A year and a day ago, nine church-goers were killed in Charleston, South Carolina. Six days ago, 49 people were gunned down in a nightclub in Orlando, Florida.

On Saturday, Presbyterians gathered for the opening plenary session of the 222nd General Assembly (2016) of the PresbyterianChurch (U.S.A.) remembered those events before taking up their first item of business.

“Our peace has been ripped apart by an act of mass violence,” said Heath Rada, Moderator of the 221st assembly. “It tore at our hearts as we are reminded of too many shootings and too many victims.”

Donnie Woods, general presbyter of Charleston Atlantic Presbytery, and Dan Williams, general presbyter of the Presbytery of Central Florida, opened with a call to prayer and witness, lighting three candles – one for the victims in Charleston and Orlando, one for the countless lives ended too soon by gun violence, and one for a “world free from violence and hate.”

“We light these candles to honor their lives [and] the thousands more – families, neighbors and friends – whose lives also have been shattered by violence and loss,” Williams said, “and to acknowledge in confession and sorrow the loss of life still to come as public violence in our nation continues unchecked.”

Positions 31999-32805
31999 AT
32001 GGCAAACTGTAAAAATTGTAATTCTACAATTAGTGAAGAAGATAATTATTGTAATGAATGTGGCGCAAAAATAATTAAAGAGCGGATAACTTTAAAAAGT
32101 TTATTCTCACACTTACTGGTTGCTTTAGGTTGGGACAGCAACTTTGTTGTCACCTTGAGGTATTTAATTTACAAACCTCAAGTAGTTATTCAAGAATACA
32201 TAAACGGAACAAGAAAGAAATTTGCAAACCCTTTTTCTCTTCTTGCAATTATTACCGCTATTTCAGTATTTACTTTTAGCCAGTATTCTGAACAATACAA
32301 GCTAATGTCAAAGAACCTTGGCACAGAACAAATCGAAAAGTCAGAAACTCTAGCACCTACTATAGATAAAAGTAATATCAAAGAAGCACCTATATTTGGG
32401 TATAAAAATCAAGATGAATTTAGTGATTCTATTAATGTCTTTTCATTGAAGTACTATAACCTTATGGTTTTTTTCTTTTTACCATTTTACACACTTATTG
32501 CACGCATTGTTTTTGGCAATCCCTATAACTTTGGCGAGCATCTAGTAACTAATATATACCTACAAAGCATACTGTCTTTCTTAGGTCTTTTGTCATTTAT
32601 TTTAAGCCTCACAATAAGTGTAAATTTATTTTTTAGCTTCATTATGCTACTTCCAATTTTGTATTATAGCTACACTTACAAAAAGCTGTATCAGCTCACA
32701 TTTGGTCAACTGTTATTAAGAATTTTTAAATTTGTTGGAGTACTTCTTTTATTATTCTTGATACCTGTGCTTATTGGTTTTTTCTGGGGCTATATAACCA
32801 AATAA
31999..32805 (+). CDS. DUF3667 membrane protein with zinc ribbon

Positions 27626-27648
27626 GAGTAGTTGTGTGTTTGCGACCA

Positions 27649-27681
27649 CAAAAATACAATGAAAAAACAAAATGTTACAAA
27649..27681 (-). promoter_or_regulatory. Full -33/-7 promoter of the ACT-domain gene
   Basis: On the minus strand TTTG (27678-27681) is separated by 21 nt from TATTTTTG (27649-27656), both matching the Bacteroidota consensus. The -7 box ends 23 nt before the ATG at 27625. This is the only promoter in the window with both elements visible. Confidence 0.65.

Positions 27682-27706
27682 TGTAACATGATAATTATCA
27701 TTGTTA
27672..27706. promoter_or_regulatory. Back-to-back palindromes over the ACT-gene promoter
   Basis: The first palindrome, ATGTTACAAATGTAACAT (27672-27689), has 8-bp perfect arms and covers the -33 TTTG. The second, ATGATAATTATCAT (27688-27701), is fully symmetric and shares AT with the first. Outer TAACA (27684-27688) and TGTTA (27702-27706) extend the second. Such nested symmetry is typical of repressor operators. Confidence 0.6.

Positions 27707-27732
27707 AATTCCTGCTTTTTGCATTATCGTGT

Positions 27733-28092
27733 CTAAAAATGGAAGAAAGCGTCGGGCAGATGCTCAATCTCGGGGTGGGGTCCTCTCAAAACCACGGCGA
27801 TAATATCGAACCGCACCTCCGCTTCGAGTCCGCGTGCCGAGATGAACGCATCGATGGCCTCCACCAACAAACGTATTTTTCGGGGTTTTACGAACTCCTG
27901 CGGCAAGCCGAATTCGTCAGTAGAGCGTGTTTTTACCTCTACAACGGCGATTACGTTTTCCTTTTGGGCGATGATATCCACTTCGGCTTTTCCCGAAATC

A prayer litany was led by Terry McCrae Hill, pastor of Bethel African Methodist Episcopal Church in Portland, Wajdi Said from the Portland Muslim Community and Eliana Maxim, associate executive presbyter of Seattle Presbytery.

Said prayed: “Lead us to the straight path of all the prophets … Incline [us] towards peace, and justice and trust in God, for the Lord is one that hears and knows all things. And the servants of God – the most compassionate, the most gracious – are those who walk on the Earth in humility, and when we address them, we say, ‘Peace.’”

Asking “how long, Lord,” Maxim prayed for “peace where there is no peace,” saying, “In the wake of public violence that should be impossible to contemplate and yet has become all too common in our experience, open our eyes, and break open our hearts, and strengthen us to build your kin-dom where there is a welcome for all.”

The litany was accompanied with verses from songs by well-known Presbyterian hymn writer Carolyn Winfrey Gillette. Her hymn in memory of Charleston’s victims, “They Came to Read the Bible,” includes the line, “We grieve a wounded culture where fear and terror thrive, where some hate others for their race and guns are glorified.”

A song Gillette wrote after the Orlando massacre, “To a Place of Celebration,” grieves the loss of life and pleads for healing: “To a place of celebration filled with laughter, dancing, joy, came such violent devastation – one man’s efforts to destroy. God, we grieve for loved ones taken; we lament, ‘What can we do?’ Now, we’re feeling lost and shaken; heal our nation! Make us new!”

The service was organized by Robina Winbush, associate stated clerk for ecumenical relations; Laurie Kraus, director of Presbyterian Disaster Assistance; and Rick Ufford-Chase and Laurie Anderson, interfaith associates for theology of the Presbyterian Mission Agency.